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Kunz, G. (2007). An Analysis of the Psyche Inspired by Emmanuel Levinas. Psychoanal. Rev., 94(4):617-638.
  

(2007). Psychoanalytic Review, 94(4):617-638

An Analysis of the Psyche Inspired by Emmanuel Levinas

George Kunz

Emmanuel Levinas, a somewhat abstract philosopher, offers an alternative analysis of the psyche, one that places the self not at its own center but in the Other. From a phenomenological rather than a psychoanalytic perspective, he describes how the self reveals itself as both egocentric and radically responsible for the Other person. For Levinas, the Other has priority over the ego. With this rather extravagant yet compelling insight we can describe psychopathology as the failure to recognize and act on this responsibility. Psychotherapy, then, is aimed at helping the self transcend self-interest and act responsibly. Simplicity, humility, and patience can be described as the styles of this radical responsibility, necessary for both good psychotherapist and good patient.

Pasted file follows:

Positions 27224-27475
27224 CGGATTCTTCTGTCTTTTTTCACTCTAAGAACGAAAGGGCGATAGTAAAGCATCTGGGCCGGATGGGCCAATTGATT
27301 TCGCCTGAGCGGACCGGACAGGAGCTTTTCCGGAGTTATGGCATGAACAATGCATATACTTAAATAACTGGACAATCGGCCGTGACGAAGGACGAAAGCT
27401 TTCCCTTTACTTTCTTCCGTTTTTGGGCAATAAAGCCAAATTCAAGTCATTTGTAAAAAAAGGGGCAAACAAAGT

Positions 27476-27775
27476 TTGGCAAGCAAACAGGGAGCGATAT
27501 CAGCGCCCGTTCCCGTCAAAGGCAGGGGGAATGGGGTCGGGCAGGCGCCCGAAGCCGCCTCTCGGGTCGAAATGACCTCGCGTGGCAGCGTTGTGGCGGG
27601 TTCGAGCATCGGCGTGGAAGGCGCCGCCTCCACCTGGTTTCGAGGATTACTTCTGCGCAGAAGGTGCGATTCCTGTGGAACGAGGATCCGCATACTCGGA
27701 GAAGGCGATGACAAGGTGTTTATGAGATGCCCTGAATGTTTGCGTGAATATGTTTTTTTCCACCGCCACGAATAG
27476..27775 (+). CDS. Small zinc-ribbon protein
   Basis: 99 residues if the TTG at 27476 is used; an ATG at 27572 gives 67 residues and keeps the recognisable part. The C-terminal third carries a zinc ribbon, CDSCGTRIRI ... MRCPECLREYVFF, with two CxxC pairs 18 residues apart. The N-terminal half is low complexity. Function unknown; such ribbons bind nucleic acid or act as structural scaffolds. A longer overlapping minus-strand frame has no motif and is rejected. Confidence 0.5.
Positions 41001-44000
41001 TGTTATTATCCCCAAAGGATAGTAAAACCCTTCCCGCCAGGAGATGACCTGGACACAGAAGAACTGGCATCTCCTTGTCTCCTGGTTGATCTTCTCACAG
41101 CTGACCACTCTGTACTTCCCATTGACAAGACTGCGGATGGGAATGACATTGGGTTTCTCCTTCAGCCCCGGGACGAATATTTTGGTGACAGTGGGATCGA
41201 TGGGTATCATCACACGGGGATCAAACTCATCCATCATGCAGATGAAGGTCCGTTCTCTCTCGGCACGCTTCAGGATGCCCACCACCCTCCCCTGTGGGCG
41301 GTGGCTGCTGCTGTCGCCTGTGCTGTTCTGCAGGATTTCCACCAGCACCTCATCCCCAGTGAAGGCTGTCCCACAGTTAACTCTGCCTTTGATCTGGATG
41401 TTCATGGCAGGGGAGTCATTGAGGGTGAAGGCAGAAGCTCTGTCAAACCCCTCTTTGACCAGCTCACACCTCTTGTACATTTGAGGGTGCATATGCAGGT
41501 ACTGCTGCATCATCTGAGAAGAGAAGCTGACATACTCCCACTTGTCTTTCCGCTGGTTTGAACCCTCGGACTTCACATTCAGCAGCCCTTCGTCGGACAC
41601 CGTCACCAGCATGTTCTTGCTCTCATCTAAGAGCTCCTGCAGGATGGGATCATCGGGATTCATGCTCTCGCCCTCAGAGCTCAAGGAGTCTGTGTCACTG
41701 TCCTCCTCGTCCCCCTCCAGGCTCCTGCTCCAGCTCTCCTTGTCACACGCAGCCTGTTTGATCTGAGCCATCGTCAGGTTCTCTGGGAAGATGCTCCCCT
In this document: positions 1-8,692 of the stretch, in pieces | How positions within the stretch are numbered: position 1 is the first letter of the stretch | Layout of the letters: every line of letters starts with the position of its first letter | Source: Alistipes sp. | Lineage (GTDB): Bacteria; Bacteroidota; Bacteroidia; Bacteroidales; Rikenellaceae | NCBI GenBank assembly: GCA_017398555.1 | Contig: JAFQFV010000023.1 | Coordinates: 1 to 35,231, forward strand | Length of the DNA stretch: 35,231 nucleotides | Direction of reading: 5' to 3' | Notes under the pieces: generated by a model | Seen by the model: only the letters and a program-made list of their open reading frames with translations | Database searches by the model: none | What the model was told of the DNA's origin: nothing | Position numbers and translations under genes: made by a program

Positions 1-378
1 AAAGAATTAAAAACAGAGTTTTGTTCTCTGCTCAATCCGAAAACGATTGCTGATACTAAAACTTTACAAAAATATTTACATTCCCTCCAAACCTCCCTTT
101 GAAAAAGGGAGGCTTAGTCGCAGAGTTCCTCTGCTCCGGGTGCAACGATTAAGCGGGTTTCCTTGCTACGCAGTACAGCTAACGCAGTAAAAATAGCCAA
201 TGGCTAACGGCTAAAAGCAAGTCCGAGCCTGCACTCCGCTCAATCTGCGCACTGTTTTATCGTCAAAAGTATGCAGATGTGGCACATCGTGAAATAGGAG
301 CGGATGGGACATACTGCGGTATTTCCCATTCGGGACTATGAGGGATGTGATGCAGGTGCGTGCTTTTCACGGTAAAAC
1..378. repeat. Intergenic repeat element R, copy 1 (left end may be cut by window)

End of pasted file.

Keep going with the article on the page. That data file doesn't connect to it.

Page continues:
What is Human about the Human? Ethical Responsibility!

Each human is individually unique yet shares with others immanent vulnerability and miraculous resiliency. Easily torn apart but amazingly recoverable, the fundamental characteristic of the human is its paradoxical identity. The human condition is conflicted, as it is driven by self-interest and responsible for others, simultaneously for-itself and for-the-Other. The psyche seeks its identity filling its needs and yet is identified as the one called out of its fulfillment to serve. This ambiguity is the main source of its malady and its healing. It allows us to understand what makes pathology pathological and therapy therapeutic.

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